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Calcium Signaling pp 1031-1063 | Cite as

Sensing Extracellular Calcium – An Insight into the Structure and Function of the Calcium-Sensing Receptor (CaSR)

  • Sergei Chavez-Abiega
  • Iris Mos
  • Patricia P. Centeno
  • Taha Elajnaf
  • Wolfgang Schlattl
  • Donald T. Ward
  • Joachim Goedhart
  • Enikö KallayEmail author
Chapter
Part of the Advances in Experimental Medicine and Biology book series (AEMB, volume 1131)

Abstract

The calcium-sensing receptor (CaSR) is a G protein-coupled receptor that plays a key role in calcium homeostasis, by sensing free calcium levels in blood and regulating parathyroid hormone secretion in response. The CaSR is highly expressed in parathyroid gland and kidney where its role is well characterised, but also in other tissues where its function remains to be determined. The CaSR can be activated by a variety of endogenous ligands, as well as by synthetic modulators such as Cinacalcet, used in the clinic to treat secondary hyperparathyroidism in patients with chronic kidney disease. The CaSR couples to multiple G proteins, in a tissue-specific manner, activating several signalling pathways and thus regulating diverse intracellular events. The multifaceted nature of this receptor makes it a valuable therapeutic target for calciotropic and non-calciotropic diseases. It is therefore essential to understand the complexity behind the pharmacology, trafficking, and signalling characteristics of this receptor. This review provides an overview of the latest knowledge about the CaSR and discusses future hot topics in this field.

Keywords

Extracellular calcium Parathyroid hormone G protein-coupled receptor G proteins Biased signalling Calcimimetics Calcilytics Allosteric modulators Orthosteric ligands Cellular trafficking 

Abbreviations

1,25D3

1α,25-dihydroxyvitamin D3

AC

Adenylate cyclase

ADH

Autosomal dominant hypocalcaemia

AP2

Adaptor protein-2

cAMP

Cyclic adenosine monophosphate

Ca2+

Calcium

CaSR

Calcium-sensing receptor

CR

Cysteine rich domain

[Ca2+]o

Extracellular calcium concentration

Ca2+i

Intracellular calcium

[Ca2+]i

Intracellular calcium concentration

CKD

Chronic kidney disease

DAG

Diacylglycerol

ECD

Extracellular domain

ER

Endoplasmic reticulum

ERK

Extracellular signal-regulated kinase

FHH

Familial hypocalciuric hypercalcaemia

GABA

Gamma-aminobutyric acid

GAPs

GTPase-activating proteins

GEFs

Guanine nucleotide exchange factors

GDIs

Guanine nucleotide dissociation inhibitors

GPCR

G protein-coupled receptor

GRKs

G protein-coupled receptor kinases

GSK3

Glycogen synthase kinase-3

HEK

Human embryonic kidney

HEK-CaSR

HEK293 cells stably expressing the CaSR

ICD

Intracellular domain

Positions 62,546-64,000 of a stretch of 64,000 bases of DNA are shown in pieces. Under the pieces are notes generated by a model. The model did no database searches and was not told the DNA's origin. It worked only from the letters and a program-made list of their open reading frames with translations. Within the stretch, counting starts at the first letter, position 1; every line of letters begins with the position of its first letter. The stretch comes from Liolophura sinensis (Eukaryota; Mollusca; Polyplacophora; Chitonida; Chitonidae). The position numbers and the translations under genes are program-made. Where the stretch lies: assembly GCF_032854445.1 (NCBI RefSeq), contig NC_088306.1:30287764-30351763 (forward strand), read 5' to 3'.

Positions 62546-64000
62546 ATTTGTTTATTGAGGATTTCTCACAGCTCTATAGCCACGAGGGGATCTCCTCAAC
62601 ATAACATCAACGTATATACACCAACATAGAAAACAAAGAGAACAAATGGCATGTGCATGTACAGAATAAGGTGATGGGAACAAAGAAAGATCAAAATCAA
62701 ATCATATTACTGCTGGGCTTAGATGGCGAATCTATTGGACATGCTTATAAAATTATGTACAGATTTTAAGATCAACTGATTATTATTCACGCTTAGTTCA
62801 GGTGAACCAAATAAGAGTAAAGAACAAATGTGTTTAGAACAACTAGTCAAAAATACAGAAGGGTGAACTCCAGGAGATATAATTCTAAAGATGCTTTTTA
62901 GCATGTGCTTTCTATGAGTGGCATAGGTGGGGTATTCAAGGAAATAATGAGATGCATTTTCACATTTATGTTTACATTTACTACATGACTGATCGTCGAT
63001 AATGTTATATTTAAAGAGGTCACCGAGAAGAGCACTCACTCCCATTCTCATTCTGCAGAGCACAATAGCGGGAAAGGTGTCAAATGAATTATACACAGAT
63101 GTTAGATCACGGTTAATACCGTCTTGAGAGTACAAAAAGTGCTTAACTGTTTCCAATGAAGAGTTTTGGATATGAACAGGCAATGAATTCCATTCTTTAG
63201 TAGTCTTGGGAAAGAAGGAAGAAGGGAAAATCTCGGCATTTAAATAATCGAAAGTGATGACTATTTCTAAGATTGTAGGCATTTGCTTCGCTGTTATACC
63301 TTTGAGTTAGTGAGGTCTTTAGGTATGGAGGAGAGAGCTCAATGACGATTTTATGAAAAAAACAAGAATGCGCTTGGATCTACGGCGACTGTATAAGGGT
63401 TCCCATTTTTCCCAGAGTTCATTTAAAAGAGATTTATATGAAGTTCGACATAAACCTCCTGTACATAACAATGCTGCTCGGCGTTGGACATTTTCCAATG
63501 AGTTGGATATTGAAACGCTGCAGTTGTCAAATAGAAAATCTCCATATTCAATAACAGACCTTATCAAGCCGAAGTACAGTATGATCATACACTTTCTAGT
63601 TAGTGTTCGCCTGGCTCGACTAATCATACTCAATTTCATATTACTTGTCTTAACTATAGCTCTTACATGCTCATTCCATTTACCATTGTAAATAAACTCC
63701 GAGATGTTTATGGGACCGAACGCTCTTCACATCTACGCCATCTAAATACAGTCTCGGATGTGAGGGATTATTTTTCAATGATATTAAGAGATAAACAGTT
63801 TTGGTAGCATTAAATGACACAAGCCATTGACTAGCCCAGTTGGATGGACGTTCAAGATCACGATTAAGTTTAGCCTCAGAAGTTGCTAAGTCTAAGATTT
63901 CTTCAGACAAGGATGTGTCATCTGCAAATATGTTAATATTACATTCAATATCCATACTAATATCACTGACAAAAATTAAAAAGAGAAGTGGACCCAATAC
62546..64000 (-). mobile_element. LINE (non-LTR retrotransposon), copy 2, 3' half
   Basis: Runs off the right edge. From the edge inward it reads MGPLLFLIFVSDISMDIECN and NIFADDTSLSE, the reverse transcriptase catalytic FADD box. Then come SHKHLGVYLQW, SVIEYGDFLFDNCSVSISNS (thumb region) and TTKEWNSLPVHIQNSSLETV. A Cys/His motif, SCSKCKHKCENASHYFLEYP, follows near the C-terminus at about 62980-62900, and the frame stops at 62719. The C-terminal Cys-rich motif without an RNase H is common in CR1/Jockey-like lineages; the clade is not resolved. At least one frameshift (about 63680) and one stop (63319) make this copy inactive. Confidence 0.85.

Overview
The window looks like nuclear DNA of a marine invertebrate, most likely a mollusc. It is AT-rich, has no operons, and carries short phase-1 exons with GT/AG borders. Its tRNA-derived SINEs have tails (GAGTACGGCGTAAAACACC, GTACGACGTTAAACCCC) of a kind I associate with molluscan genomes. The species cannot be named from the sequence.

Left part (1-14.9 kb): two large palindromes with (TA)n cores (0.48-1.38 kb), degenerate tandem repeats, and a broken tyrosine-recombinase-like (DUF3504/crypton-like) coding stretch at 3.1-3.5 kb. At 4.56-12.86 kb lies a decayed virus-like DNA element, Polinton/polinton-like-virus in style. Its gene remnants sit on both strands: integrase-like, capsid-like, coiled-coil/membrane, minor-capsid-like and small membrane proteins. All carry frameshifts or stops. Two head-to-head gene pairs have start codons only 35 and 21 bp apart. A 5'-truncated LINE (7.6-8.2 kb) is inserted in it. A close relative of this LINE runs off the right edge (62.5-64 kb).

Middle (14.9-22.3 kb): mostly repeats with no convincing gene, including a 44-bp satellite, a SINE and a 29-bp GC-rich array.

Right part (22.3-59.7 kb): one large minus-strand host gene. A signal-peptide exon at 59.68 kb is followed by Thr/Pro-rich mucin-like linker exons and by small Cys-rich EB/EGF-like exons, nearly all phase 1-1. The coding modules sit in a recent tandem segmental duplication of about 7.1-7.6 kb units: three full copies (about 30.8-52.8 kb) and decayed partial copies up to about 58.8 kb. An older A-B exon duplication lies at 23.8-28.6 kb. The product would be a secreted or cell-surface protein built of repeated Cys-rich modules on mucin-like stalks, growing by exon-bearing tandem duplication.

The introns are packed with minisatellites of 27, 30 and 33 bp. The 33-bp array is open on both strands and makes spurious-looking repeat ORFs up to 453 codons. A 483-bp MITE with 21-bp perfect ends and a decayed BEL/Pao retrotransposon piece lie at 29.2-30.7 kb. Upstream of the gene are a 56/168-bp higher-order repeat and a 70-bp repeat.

IGF-1

Insulin-like growth factor 1

IP3

Inositol 1,4,5-trisphosphate

JNK

C-Jun amino-terminal kinases

mGlu

Metabotropic glutamate receptor

NAM

Negative allosteric modulator

LB

Lobe-shaped domain

MAPKs

Mitogen-activated protein kinases

NAM

Negative allosteric modulator

NSHPT

Neonatal severe hyperparathyroidism

NKCC2

Na-K-Cl cotransporter 2

PA

Phosphatidic acid

PAM

Positive allosteric modulator

PDEs

Phosphodiesterases

Pi

Inorganic phosphate

PI3Ks

Phosphoinositide 3-kinases

PIP2

Phosphatidylinositol 4,5-bisphosphate

PKA

Protein Kinase A

PKB

Protein Kinase B

PKC

Protein Kinase C

PLA2

Phospholipase A2

PLC

Phospholipase C

PLD

Phospholipase D

PreProPTH

Prepro-parathyroid hormone

PT

Parathyroid

PTH

Parathyroid hormone

PTHrP

Parathyroid hormone-related protein

PTx

Pertussis-toxin

RGS

Regulator of G protein signalling

RAMPs

Receptor activity-modifying proteins

TMD

Transmembrane domain

TAS1R

Taste 1 receptors

VFD

Venus flytrap domain

Notes

Acknowledgements

The authors thank Hans Bräuner-Osborne for critical review of the manuscript. The authors of this chapter have received funding from the European Union’s Horizon 2020 research and innovation programme under grant agreement No 675228 (CaSR Biomedicine).

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Copyright information

© Springer Nature Switzerland AG 2020

Authors and Affiliations

  • Sergei Chavez-Abiega
    • 1
    • 6
  • Iris Mos
    • 2
  • Patricia P. Centeno
    • 3
  • Taha Elajnaf
    • 4
  • Wolfgang Schlattl
    • 5
  • Donald T. Ward
    • 3
  • Joachim Goedhart
    • 6
  • Enikö Kallay
    • 4
    Email author
  1. 1.Systems Bioinformatics, Amsterdam Institute for Molecules, Medicines, and SystemsVU UniversityAmsterdamThe Netherlands
  2. 2.Department of Drug Design and Pharmacology, Faculty of Health and Medical SciencesUniversity of CopenhagenCopenhagenDenmark
  3. 3.Faculty of Biology Medicine and HealthThe University of ManchesterManchesterUK
  4. 4.Department of Pathophysiology and Allergy Research, Center of Pathophysiology, Infectiology & ImmunologyMedical University of ViennaViennaAustria
  5. 5.Computer Science DepartmentUniversity of Torino; S.A.F.AN. BIOINFORMATICSTorinoItaly
  6. 6.Section of Molecular Cytology, van Leeuwenhoek Centre for Advanced Microscopy, Swammerdam Institute for Life SciencesUniversity of AmsterdamAmsterdamThe Netherlands

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